The United States is confronted by an unprecedented crisis with the coronavirus (COVID-19) pandemic. From an economic standpoint, the COVID-19 crisis is being compared to the Great Depression with the growing army of unemployed Americans and the possible historic loss in state and local tax revenues. In March, Iowa along with other states, closed the economy except for essential businesses to contain the virus.  Social distancing and shelter-in-place policies have resulted in numerous business closers and thousands of Iowans unemployed. Prior to the COVID-19 health emergency, Iowa had low unemployment. Although it is still too early to understand the full economic impact of COVID-19 on Iowa, it is creating economic uncertainty. 

The good news for Iowa is that as the COVID-19 emergency began, Iowa had $800 million in budget reserves and a surplus of $200 million. With economic uncertainty likely to linger, Iowa’s budget is positioned much better than some of our neighbors to dampen the financial impact of this pandemic. Some estimates demonstrate Iowa is in a better fiscal situation to confront a COVID-19 economic downturn than on the eve of the Great Recession. 

To help Iowans understand the potential economic impact of COVID-19 on the economy, TEF Iowa has teamed up with economists Ernie Goss, Ph.D., MacAllister Chair in Regional Economics at Creighton University and Scott Strain, M.S., who is a Senior Economist with Goss & Associates. 

In The Economic Impact of COVID-19 On The Iowa Economy: A First Cut, Goss and Strain examine unemployment, tax revenues, among other aspects of the economic impact caused by the virus. It is important to note that the findings within this report are estimates based on the available information, and the calculations performed by Goss & Associates. For example, it is too early to know what impact the various stimulus measures from the federal government will have on Iowa’s economy.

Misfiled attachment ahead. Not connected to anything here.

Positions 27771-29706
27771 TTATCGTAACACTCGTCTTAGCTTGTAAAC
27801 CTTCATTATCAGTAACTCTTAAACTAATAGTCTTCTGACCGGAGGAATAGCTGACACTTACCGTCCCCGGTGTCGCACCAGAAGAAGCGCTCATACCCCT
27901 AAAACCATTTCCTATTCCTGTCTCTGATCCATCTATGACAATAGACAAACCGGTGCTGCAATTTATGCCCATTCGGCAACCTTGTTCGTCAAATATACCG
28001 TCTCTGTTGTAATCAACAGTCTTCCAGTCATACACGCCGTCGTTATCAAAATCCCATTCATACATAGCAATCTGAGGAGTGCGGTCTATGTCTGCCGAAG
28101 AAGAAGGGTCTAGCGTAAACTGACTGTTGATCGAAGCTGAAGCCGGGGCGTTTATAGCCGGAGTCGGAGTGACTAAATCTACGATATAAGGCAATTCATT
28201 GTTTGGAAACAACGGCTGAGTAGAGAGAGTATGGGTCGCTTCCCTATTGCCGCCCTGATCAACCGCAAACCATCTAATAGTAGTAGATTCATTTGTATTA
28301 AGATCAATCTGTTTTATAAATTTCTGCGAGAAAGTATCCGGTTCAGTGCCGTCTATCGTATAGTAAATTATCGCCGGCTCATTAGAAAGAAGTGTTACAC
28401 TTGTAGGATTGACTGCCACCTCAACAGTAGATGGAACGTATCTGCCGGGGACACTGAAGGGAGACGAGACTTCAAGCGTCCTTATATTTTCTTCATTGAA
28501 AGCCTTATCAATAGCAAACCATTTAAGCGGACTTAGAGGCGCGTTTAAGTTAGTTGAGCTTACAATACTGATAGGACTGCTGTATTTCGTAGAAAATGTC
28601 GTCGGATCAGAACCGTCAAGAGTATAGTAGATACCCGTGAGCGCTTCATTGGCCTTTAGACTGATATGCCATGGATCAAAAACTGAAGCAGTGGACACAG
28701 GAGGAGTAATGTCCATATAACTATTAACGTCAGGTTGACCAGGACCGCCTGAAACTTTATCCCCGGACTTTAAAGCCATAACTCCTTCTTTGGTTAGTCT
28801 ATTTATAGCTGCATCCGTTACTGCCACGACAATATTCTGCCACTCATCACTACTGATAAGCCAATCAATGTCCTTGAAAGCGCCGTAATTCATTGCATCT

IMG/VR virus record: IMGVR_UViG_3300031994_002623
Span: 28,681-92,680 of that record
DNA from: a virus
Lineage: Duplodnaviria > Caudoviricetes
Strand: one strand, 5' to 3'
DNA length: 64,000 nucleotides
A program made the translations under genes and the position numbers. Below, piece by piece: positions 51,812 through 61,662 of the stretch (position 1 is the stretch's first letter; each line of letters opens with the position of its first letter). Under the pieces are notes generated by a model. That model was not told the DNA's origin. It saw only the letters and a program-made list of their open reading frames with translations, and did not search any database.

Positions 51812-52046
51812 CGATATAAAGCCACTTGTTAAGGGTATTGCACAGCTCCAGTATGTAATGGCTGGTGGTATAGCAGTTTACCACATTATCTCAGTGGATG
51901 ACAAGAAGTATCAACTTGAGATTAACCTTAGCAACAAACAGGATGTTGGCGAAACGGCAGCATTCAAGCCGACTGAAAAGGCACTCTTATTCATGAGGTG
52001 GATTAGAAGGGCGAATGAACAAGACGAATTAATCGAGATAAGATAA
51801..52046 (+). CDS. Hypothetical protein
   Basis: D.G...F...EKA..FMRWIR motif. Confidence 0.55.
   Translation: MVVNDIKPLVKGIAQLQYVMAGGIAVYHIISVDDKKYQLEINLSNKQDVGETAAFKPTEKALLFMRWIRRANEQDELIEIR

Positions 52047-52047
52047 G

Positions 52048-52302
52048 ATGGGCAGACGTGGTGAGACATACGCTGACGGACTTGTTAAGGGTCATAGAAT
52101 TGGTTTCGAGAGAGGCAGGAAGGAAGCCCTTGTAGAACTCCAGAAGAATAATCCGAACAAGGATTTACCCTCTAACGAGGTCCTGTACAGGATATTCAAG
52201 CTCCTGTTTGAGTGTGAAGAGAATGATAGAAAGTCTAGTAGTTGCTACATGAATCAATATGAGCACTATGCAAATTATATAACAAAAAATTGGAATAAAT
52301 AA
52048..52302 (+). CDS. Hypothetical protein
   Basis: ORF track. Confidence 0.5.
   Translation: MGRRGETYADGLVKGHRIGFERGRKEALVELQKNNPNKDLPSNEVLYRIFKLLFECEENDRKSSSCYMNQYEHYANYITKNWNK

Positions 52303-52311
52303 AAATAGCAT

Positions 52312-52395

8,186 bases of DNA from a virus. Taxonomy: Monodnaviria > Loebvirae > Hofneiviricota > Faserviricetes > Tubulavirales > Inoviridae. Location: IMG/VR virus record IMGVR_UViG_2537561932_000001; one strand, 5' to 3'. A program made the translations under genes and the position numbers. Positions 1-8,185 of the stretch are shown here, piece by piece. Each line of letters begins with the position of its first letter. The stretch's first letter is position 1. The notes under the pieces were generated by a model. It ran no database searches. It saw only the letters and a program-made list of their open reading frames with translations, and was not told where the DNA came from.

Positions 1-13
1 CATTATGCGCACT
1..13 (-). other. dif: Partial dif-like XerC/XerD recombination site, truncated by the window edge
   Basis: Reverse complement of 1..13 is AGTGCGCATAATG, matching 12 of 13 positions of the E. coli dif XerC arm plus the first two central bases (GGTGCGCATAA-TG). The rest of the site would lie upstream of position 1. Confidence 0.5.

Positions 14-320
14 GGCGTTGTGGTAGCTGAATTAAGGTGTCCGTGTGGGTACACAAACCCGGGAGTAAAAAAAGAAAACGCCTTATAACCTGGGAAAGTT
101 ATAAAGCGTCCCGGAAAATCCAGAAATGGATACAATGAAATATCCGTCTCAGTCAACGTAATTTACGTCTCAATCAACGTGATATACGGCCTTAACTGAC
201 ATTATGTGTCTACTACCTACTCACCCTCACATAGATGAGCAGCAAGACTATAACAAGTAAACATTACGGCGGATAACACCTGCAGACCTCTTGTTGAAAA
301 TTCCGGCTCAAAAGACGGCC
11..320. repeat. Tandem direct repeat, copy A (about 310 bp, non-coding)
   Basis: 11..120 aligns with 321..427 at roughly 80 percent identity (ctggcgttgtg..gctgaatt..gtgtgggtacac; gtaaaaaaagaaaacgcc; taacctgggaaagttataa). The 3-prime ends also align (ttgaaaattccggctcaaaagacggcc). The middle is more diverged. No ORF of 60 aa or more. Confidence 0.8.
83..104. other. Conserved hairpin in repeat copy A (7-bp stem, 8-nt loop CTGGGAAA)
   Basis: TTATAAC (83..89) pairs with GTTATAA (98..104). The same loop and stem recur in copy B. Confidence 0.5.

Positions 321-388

The COVID-19 situation is very fluid and based on the available data at this time the virus will have a considerable impact on Iowa’s economy. In terms of unemployment, Goss and Strain estimate that April’s unemployment rate for Iowa is between 13 percent and 16 percent. In addition, an estimated 180,000 or 10.5 percent of the state’s labor force is receiving unemployment compensation. 

At this time, Goss and Strain estimate that Iowa’s economy has lost $1.6 billion in overall economic activity. This includes the loss of 243,237 in direct and spillover jobs, $557.8 million in lost wages and salaries, and $73.7 million in lost self-employment income. A recent study by the Center for Agricultural and Rural Development at Iowa State University estimates COVID-19’s impact on Iowa’s agriculture is approximately $6 billion per year loss.

A major concern for state and local policymakers in Iowa is the potential catastrophic loss in tax revenue. Some estimates predict that state budgets could take a 15 or 25 percent hit as a result of the virus.  It is still too early to determine the impact on state and local tax revenues, but Governor Kim Reynolds is already working on a new budget proposal. 

At this time Goss and Strain, based on their modeling, estimate that state and local tax collections will be reduced by $112.1 million. These losses include $37.2 million in sales tax revenues, $26.8 million in individual income tax revenues, $3.1 million in corporate tax revenues, $36.6 million in property tax revenues, and $8.3 million in other taxes and fees. 

Goss and Strain predict that Iowa’s 2020 GDP could decline by 9.7 percent. This figure does not reflect any federal support from the CARES Act and other current or future federal stimulus programs. Under the CARES Act, Iowa will receive $1.2 billion in federal aid, but it is still not clear how much of this aid can be used to support lost state tax revenue or to support local governments. Iowa small businesses have also received state grant aid and other federal aid to help business survive this crisis. 

The Economic Impact of COVID-19 On The Iowa Economy: A First Cut demonstrates the serious economic problems created by the COVID-19 health emergency. Although Iowans are ready for the economy to reopen and for the warm spring and summer weather, but we may need to prepare for an economic winter. 

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